Last Update 7:22
Thursday, 18 January 2018

Chinese 'Thunderstorm' brings a haunting past to Egypt's contemporary theatre festival

On Tuesday, 20 September, the theatre play Thunderstorm, directed by Chen Dalian and performed by the Fujian People's Art Theatre opened the 23rd Cairo International Festival for Experimental and Contemporary Theatre

May Selim, Wednesday 21 Sep 2016
Thunderstorm
Thunderstorm play performed by the Fujian People's Art Theatre at the Cairo Opera House on 20 September 2016 (Photo: Bassam Al Zoghby)
Share/Bookmark
Views: 1663
Share/Bookmark
Views: 1663

The 23rd Cairo International Festival for Experimental and Contemporary Theatre kicked off with the Chinese theatre play Thunderstorm, brought to Egypt by the Fujian People's Art Theatre.

The play was especially chosen for the opening of the festival which this year aims to celebrate bilateral cultural relations between China and Egypt.

Written in 1933, Thunderstorm is the first play by the renowned Chinese playwright Cao Yu (born as born as Wan Jiabao, 1910-1996), which saw light prior to the Japanese invasion in 1937.

In four acts, the play looks at the disastrous effects of rigid traditionalism and the hypocrisy of China's wealthy social strata, while wrapping up in times of love and hate.

Thunderstorm
Thunderstorm play performed by the Fujian People's Art Theatre at the Cairo Opera House on 20 September 2016 (Photo: Bassam Al Zoghby)


Thunderstorm transports us to the events of two days of the year 1925 and describes the physical and psychological destruction of a wealthy family, modern and somewhat Westernised, the family of Zhou.

We follow the oppression of the morally depraved and corrupt businessman Zhou Puyuan.

In 2011, to mark the centenary of the birth of Cao Yu, Fujian People's Art Theatre decided to include this play in their repertoire.

The play is directed by Chen Dalian, giving the classical text a contemporary, compact and very rhythmic staging. The play is performed regularly.

Though Dalian's interpretation remains faithful to the original text by Cao Yu, the director opts for an original staging, interweaving acting with percussive instruments and light effects, while the costumes accentuate contemporaneity.

Thunderstorm
Thunderstorm play performed by the Fujian People's Art Theatre at the Cairo Opera House on 20 September 2016 (Photo: Bassam Al Zoghby)


With such an approach, Dalian addresses the socio-political problems of today, not only in China but also worldwide. He denounces austerity and the servility of conservative societies to the corruption of men of power.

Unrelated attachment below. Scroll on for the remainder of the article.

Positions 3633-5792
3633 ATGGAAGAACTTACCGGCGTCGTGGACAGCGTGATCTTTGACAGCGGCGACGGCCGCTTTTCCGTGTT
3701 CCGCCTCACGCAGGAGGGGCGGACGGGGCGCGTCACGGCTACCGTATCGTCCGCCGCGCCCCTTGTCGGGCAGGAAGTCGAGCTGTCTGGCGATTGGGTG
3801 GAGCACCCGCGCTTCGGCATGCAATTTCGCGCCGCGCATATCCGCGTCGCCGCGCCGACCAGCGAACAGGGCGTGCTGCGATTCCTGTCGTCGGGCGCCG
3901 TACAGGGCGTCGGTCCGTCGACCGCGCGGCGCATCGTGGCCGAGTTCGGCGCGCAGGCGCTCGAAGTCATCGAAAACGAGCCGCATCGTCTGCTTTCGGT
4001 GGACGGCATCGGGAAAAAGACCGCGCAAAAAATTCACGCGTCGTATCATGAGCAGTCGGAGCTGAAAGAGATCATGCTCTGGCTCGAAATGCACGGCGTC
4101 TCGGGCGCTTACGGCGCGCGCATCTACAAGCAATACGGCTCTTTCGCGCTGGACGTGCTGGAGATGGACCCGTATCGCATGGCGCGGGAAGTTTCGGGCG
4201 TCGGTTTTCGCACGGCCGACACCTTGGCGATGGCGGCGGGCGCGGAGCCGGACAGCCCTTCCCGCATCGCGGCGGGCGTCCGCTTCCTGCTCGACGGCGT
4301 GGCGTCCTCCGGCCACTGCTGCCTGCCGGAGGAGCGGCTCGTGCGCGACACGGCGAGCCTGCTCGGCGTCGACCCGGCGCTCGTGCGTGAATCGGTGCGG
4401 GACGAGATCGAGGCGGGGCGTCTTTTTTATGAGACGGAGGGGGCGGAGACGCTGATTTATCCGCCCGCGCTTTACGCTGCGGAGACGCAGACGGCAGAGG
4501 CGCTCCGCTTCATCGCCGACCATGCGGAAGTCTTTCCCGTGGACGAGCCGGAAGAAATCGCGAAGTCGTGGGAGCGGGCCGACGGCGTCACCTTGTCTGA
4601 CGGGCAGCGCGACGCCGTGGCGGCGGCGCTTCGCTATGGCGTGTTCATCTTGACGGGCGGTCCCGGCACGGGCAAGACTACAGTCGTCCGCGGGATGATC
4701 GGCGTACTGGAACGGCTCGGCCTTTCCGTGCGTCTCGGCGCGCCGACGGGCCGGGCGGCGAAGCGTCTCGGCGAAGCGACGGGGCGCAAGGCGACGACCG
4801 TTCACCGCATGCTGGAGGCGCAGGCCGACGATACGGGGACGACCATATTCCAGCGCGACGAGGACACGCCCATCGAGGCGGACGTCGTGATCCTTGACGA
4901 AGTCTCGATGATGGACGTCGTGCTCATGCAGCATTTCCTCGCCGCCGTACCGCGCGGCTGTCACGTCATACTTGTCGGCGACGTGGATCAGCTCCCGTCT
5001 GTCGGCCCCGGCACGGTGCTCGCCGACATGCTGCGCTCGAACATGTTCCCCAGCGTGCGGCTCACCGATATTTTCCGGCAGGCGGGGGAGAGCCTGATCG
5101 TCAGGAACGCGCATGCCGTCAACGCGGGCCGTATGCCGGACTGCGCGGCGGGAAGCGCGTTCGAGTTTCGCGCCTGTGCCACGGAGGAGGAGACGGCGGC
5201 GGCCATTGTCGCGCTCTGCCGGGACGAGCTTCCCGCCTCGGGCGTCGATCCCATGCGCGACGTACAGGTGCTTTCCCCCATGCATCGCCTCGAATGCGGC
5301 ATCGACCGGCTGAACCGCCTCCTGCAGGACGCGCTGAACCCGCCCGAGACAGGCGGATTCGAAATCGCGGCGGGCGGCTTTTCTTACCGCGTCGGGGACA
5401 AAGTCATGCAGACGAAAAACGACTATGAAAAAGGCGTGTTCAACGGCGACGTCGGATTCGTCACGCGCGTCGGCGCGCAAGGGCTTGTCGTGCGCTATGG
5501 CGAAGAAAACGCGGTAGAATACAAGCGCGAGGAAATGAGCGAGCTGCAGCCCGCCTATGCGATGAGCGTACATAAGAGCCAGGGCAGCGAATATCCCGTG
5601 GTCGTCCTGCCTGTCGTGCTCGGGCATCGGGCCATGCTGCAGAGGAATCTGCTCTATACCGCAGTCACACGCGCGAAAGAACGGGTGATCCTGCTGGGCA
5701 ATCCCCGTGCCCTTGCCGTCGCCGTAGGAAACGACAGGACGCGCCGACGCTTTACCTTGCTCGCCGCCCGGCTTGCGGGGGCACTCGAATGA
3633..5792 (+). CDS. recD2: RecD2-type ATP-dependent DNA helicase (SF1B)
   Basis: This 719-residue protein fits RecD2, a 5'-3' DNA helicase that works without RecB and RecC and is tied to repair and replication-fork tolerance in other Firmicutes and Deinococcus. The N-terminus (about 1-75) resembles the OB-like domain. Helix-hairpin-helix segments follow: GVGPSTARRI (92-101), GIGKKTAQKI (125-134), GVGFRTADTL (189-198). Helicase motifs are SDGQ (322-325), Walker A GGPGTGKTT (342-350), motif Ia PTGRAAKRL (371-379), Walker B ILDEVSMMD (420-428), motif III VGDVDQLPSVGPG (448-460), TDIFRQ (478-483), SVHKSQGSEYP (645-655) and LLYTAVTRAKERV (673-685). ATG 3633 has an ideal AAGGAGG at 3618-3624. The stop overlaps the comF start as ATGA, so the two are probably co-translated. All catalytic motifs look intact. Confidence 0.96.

The viewer sees a stage devoid of luxurious details: a single chair moved by the actors enough to evoke the spatial frameworks of a room.

Dalian plays with projectors and lighting to draw our attention to a monologue, a scene of love or one of conflict. At times the lights evoke the frigidity of the family; at other times they create an atmosphere of obscurity and darkness. Red lighting is used only once, in a crucial scene when the tragic plight of the family is revealed.

Thunderstorm
Thunderstorm play performed by the Fujian People's Art Theatre at the Cairo Opera House on 20 September 2016 (Photo: Bassam Al Zoghby)


The actors play large percussive instruments. It is here that Dalian draws on the musical heritage of China and allows ancestral cultural factors to play an important dramatic role in the play.

Sometimes the rhythm is repetitive, sometimes it is slow and monotonous, evoking a dark and gloomy day. There are moments when the percussion becomes overwhelming, announcing a disastrous event or a scandalous revelation.

Beyond the plot, the rhythmic patterns also contribute to the depiction of each character, evoking his emotional or dramatic state.

Fusing tradition with contemporary culture and life, despite its substantial length, Thunderstorm is an enjoyable and theatrical experience embedded in rhythm and emotions.

Thunderstorm
Thunderstorm play performed by the Fujian People's Art Theatre at the Cairo Opera House on 20 September 2016 (Photo: Bassam Al Zoghby)

For more arts and culture news and updates, follow Ahram Online Arts and Culture on Twitter at @AhramOnlineArts and on Facebook at Ahram Online: Arts & Culture

Short link:

 

Email
 
Name
 
Comment's
Title
 
Comment
Ahram Online welcomes readers' comments on all issues covered by the site, along with any criticisms and/or corrections. Readers are asked to limit their feedback to a maximum of 1000 characters (roughly 200 words). All comments/criticisms will, however, be subject to the following code
  • We will not publish comments which contain rude or abusive language, libelous statements, slander and personal attacks against any person/s.
  • We will not publish comments which contain racist remarks or any kind of racial or religious incitement against any group of people, in Egypt or outside it.
  • We welcome criticism of our reports and articles but we will not publish personal attacks, slander or fabrications directed against our reporters and contributing writers.
  • We reserve the right to correct, when at all possible, obvious errors in spelling and grammar. However, due to time and staffing constraints such corrections will not be made across the board or on a regular basis.
Latest

© 2010 Ahram Online.